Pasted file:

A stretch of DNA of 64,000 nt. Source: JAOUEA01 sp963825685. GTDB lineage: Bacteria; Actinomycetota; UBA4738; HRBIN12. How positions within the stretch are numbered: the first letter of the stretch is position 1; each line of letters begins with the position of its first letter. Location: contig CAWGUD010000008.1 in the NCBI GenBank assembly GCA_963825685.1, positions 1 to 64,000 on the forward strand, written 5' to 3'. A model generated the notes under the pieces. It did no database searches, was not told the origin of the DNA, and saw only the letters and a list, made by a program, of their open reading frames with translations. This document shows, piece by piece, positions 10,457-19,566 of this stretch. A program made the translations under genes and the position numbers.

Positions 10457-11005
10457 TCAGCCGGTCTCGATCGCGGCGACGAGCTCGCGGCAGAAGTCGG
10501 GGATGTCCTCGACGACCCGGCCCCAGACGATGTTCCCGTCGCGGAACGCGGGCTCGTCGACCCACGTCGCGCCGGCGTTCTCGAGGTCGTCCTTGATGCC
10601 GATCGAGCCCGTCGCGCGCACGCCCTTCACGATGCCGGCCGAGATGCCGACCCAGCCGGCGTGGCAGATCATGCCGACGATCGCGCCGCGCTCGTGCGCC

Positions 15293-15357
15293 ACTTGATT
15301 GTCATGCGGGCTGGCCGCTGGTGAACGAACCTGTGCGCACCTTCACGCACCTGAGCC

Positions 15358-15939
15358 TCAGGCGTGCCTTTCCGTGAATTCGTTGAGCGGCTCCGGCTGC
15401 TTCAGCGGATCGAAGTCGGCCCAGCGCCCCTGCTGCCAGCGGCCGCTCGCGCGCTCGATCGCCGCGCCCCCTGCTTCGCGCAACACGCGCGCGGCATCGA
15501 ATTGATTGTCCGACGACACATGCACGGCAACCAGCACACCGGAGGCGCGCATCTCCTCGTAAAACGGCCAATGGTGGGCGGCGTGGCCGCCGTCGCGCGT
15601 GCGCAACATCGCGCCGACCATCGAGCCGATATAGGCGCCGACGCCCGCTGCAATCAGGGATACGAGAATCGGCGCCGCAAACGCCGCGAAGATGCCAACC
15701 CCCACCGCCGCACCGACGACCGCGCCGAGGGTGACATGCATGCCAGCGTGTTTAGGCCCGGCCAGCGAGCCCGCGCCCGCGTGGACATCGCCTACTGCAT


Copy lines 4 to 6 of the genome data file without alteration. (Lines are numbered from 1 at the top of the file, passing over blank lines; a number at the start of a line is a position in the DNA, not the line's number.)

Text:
10501 GGATGTCCTCGACGACCCGGCCCCAGACGATGTTCCCGTCGCGGAACGCGGGCTCGTCGACCCACGTCGCGCCGGCGTTCTCGAGGTCGTCCTTGATGCC
10601 GATCGAGCCCGTCGCGCGCACGCCCTTCACGATGCCGGCCGAGATGCCGACCCAGCCGGCGTGGCAGATCATGCCGACGATCGCGCCGCGCTCGTGCGCC

Positions 15293-15357